Two Republican candidates, in front of a small crowd gathered near the steps of the courthouse Thursday in downtown Morris, announced their intents to run for positions in Grundy County government.
Lori Werden threw her hat into the ring for the treasurer’s seat and Mary Michael Roth joined the candidates for county clerk.
Roth will be seeking the Republican nomination for a chance to run, potentially, against current Chief Deputy Clerk Kay Olson, who is serving under County Clerk Lana Phillips and is vying for the Democratic nomination.
Phillips will not seek re-election after her current term expires. She is the county’s longest-serving clerk, elected to the office 10 times.
Roth, who said she is not a politician and has not run for office previously, cites her experience in both her professional career and volunteerism as a strong background for the position of county clerk.
Roth intends to use her background in management and human resources, for companies like Hyatt and Kraft General Foods, to bring the county into the 21st Century, she said. She is currently a broker for Advantage Realty.
Three components make up the foundation of her campaign, Roth said. They are e-government, creating an interactive Internet portal to file county records; transparency with the county board to make documents more easily available to the public; and staff development, ensuring employees are trained in new technology to streamline the clerk and recorder office.
“This will lead to potential savings for taxpayers,” Roth said.
“I am running for office because I believe I can do better here and I know I can help make a difference,” Roth said. “I am not a politician, but I am willing to try something new to help make a difference in our community.”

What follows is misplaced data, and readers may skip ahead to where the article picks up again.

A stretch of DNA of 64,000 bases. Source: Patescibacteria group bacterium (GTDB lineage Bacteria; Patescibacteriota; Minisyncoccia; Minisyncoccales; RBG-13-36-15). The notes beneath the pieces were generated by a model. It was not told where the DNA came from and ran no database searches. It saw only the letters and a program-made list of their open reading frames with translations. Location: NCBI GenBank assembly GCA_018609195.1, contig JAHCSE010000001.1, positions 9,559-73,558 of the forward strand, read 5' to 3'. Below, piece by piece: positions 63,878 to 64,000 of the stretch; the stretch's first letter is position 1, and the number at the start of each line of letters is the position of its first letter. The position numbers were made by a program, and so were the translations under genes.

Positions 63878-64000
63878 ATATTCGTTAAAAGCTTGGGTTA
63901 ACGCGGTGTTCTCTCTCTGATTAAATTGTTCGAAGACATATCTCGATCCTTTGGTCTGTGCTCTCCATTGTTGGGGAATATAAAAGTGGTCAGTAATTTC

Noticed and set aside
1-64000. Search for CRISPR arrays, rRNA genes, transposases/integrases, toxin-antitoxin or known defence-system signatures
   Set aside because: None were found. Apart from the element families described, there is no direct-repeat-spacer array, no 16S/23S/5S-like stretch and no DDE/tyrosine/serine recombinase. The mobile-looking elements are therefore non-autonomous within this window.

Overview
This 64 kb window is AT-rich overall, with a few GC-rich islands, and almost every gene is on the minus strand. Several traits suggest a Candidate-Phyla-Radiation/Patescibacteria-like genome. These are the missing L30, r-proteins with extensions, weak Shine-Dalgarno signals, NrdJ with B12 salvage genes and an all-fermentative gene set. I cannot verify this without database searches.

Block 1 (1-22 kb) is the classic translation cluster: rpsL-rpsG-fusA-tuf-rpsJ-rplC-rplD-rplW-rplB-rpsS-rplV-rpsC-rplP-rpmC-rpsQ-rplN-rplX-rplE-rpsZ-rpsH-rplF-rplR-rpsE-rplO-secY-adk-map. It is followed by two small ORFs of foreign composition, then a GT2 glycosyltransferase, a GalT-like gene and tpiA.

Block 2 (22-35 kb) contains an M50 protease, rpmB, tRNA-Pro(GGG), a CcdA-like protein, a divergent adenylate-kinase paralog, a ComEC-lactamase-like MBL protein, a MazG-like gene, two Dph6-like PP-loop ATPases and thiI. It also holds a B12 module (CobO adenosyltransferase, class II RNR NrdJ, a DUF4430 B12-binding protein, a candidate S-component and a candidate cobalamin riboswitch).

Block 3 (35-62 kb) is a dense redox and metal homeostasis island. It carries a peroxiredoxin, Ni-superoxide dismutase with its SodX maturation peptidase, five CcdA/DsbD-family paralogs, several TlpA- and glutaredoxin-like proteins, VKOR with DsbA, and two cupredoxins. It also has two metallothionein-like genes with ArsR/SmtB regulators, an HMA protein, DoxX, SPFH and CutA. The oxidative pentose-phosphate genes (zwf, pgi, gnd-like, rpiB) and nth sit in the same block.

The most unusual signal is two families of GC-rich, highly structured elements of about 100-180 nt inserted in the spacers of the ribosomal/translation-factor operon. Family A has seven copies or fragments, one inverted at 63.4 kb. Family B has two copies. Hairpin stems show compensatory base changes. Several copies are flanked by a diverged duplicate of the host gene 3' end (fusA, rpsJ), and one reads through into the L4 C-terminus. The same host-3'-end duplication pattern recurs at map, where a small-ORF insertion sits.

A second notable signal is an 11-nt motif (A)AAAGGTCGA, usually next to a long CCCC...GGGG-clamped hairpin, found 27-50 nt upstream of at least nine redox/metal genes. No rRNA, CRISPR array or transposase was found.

If she wins her party’s nomination, Werden will likely be running against incumbent Marcy Miller, who has been the county treasurer since 1998. Miller served under previous treasurer Betty J. Olson for almost 13 years.
Werden ran a close campaign for Fourth Ward alderman in Morris in February, losing against incumbent Bill Martin by only 17 votes.
On Thursday, Werden said federal, state and local governments have forgotten about the people for too long. She is committed to returning accountability and professionalism to the treasurer’s office, she said.
“I can no longer sit and watch the void in leadership continue to benefit a select few at the expense of many,” Werden said. “The taxpayers are demanding accountability from their elected officials.”
Her 20-plus years in the private sector, in office management, accounting, banking and customer service “absolutely” qualifies her for the position of county treasurer, Werden said.
The old ways of doing business are changing, she said. Using the same approach to the same problems is getting the county nowhere.
“The most important improvement needed in the treasurer’s office is leadership,” Werden said.
The policies she intends to employ are a direct reflection of the respect she has of the hard earned money of the taxpayers.
“Please join me in this fight to restore honesty, effectiveness and accountability, from a leadership who puts the taxpayers first and not the politicians,” Werden said.